Hi, I didn’t read all the comments so I hope Im not repeating. What I do with my son is we go to the library and we pick out these books called “read along” or “read together” They are in the juvenile section and the child reads one page with small words and sentences, then the parent reads a page…all the way through. I think its an awesome way to teach about pauses and everything you talked about. In child development in college we learned about something called “scaffolding”. it might be helpful for you to read about it and use those methods of teaching. Be blessed!

  15. cbnwali May 6, 2013 at 3:41 am #

    We developed a course here which runs in schools, it is called the read aloud course. It encourages children to read aloud and helps to resuscitate the dying reading culture. I really agree it would be quite helpful if parents took the lead in reading aloud to their children. It helps the children develop a love for reading.

  16. Author Ashley Howland May 6, 2013 at 6:36 am #

    My daughter is a really strong reader, but she gets distracted by the picutures so can sound like she’s hesitating. She’s just doing something else. It took me a while to work out what was going on, because she read chapter books really well (no pictures) yet is slower on her readers. That’s my girl through and through! I just figure as long as she enjoys reading then it’s all good!

  17. Call of the Siren May 6, 2013 at 5:21 pm #

    Another fantastic, helpful post — and comments thread. thank you

  18. abbyjreed May 6, 2013 at 10:03 pm #

    My mom read aloud to me growing up. We started with Little House in the Big Woods, moved on to The Chronicles of Narnia, and finished with The Hobbit and The Lord of the Rings. All of them. Before I was 12. And we loved it! It’s ok to read heavier books to your kids–you’ll still make memories 🙂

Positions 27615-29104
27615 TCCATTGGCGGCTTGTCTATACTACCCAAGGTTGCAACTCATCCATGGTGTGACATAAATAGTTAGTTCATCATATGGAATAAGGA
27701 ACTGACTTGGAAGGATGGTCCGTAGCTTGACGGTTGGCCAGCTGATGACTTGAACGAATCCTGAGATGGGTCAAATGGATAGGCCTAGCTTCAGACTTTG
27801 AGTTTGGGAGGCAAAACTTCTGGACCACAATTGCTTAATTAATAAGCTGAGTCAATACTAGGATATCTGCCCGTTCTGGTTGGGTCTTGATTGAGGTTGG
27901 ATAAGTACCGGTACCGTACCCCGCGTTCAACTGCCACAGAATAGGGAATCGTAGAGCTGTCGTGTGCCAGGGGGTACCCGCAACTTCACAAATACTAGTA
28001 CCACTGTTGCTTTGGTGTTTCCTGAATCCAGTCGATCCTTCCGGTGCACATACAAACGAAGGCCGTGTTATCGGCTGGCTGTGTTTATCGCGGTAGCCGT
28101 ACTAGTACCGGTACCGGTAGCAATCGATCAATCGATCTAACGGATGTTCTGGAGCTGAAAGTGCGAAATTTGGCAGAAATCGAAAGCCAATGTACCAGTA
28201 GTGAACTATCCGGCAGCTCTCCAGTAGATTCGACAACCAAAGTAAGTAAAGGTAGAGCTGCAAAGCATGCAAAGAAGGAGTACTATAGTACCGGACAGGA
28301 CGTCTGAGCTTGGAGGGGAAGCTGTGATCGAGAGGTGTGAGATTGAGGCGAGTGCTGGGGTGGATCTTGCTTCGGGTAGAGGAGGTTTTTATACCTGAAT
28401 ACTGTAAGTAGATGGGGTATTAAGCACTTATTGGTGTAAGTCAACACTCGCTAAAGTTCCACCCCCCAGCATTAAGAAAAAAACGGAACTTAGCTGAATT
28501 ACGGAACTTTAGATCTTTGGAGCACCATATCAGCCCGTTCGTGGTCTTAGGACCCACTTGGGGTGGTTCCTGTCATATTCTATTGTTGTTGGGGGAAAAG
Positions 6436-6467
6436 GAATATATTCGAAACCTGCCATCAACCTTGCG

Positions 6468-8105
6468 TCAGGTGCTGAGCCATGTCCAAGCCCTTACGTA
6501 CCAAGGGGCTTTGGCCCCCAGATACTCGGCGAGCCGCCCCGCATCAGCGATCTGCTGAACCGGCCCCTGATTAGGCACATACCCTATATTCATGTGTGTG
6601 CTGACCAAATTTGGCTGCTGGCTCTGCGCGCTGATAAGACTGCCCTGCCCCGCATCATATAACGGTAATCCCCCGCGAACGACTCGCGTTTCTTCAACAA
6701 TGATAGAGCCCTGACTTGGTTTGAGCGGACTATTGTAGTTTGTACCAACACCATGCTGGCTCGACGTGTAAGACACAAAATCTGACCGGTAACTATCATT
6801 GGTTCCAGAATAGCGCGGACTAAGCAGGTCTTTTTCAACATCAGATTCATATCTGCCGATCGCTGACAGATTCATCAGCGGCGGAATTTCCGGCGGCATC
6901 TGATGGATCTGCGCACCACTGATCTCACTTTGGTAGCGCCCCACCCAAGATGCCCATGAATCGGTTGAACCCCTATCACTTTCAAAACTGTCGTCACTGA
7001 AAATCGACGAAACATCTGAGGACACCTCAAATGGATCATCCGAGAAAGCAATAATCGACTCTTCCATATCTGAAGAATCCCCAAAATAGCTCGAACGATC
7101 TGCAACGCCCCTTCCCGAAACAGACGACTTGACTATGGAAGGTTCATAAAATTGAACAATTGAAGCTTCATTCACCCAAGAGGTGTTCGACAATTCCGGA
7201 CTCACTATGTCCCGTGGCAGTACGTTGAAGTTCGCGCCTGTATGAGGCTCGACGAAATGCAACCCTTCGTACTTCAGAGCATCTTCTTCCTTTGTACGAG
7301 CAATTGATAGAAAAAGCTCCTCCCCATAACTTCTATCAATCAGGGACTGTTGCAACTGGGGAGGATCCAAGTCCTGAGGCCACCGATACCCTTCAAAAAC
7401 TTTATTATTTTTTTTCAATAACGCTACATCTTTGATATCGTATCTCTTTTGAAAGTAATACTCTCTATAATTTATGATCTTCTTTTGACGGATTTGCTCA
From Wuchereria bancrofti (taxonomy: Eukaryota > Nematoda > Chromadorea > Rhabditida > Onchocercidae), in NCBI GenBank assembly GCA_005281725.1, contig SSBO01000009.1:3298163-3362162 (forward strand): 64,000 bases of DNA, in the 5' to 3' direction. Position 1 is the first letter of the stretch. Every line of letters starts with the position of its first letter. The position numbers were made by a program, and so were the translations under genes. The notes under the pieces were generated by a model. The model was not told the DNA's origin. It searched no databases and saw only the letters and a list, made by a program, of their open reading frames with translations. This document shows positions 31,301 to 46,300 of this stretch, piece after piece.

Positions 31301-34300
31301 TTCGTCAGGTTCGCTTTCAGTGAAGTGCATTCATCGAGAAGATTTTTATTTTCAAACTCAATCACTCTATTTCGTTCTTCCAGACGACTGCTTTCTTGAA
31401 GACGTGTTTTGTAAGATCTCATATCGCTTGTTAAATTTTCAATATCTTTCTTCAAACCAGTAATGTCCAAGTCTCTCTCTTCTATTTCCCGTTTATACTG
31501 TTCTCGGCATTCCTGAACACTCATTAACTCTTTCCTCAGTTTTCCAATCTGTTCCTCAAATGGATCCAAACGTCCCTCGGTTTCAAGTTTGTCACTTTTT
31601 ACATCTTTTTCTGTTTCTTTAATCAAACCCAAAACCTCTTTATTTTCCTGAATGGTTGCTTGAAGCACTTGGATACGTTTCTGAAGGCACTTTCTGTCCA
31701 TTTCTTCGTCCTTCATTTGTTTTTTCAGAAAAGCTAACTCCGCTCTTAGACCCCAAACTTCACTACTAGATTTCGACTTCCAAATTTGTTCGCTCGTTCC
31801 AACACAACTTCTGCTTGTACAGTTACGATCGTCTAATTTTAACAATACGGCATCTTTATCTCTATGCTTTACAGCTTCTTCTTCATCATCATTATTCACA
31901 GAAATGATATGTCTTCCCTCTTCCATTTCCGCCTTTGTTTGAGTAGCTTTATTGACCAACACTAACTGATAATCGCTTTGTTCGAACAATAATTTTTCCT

19. Dasman May 6, 2013 at 10:48 pm #

    We read to my son everynight. We started before he was one, and he absolutely loves reading now. It is very heartwarming to see

  20. Wendy May 7, 2013 at 5:37 am #

    Hi, this is a very good article. I would like to reblog this article, of course, with your permission. Let me know if it’s ok to reblog. Thanks a lot.

  21. Dagmara Almand May 8, 2013 at 5:57 pm #

    thanks for sharing!! so true…
    i have a six year old and sometimes she likes to read poetry… great sense of rhythm and pauses 🙂

  22. ioniamartin May 8, 2013 at 6:26 pm #

    I like to sit my boys down with each of us having a book and take turns reading a sentence each. Sometimes the combos of what comes out of reading three different sentences are quite hilarious. Also, the child doesn’t feel as intimidated by onely having to read a short passage out loud. It is pretty fun:)

  23. ioniamartin May 8, 2013 at 6:26 pm #

    only lol

  24. Wendy May 8, 2013 at 10:56 pm #

    Reblogged this on Joyful 阅 and commented:
    This is a good post for parents to read together with children. Parents can do the same for Chinese Language too.

  25. maureenjenner May 12, 2013 at 8:13 am #

    Above all, remember that what is learned with pleasure will remain with you forever. First and foremost, read with your child so you both enjoy the experience. Reading is like happiness, we catch it from one another. Worry not for now. Life and reading at six should be fun.

  26. shereadstoomuch May 13, 2013 at 12:31 am #

    I like your blog! I nominated you for The Liebster Award.

  27. bloggingbyrgottier May 13, 2013 at 4:07 am #